For what? We shall never know, and it hardly matters. The simplest and most honorable motive would be the desire to live with her relatives in Miami. The mere fact that Juan Gonzalez asked his former in-laws to take care of his son in Miami says nothing about the state of his feelings when told of his ex-wife’s criminal behavior. Upon entering the country, Mr. Gonzalez was closeted with Doris Meissner and Janet Reno, who were clearly urging him to solve Bill Clintons political problem by defecting to the United States. He has so far refused to give in to their blandishments. He cannot be acting under duress.

The only thing else to say is that I agree with the critic who said that this case is a “litmus test.” It is. On the one side are those who take their stand on law, tradition, the integrity of families, and the truths of revealed religion. On the other side are the child-savers who have spent the century looking for pretexts to snatch our sons and daughters, joined by Christian conservatives who can make no better argument than “Yanqui si, Cuba no.”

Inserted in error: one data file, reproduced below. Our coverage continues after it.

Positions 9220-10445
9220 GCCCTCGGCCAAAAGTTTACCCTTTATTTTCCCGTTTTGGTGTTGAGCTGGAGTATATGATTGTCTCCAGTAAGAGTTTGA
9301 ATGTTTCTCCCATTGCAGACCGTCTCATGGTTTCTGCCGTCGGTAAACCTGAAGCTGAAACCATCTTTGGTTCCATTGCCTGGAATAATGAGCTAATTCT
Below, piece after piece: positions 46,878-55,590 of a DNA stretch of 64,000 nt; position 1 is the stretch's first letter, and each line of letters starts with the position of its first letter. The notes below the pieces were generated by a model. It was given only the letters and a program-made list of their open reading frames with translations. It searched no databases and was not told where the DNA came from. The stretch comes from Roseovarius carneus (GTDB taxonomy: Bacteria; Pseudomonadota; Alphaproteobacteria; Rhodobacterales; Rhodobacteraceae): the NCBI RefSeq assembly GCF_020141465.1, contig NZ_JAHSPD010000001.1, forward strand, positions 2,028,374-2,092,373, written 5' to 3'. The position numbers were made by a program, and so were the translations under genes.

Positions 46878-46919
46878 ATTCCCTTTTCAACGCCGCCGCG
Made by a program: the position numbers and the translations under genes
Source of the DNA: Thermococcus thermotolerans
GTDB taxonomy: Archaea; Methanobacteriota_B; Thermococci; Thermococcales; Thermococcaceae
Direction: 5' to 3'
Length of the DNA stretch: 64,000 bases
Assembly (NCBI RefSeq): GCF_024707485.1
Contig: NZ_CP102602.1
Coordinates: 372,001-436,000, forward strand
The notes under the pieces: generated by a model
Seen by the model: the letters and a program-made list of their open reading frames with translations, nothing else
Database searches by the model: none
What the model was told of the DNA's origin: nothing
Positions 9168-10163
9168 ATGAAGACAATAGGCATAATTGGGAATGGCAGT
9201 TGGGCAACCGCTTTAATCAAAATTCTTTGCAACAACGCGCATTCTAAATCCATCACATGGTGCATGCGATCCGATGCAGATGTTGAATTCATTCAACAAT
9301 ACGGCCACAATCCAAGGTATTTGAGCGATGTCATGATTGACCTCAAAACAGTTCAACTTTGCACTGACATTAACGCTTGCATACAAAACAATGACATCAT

We have always seen our role at Chronicles as primarily educational, and the good news for us is that there is so much work left to do even among our good friends and loyal readers.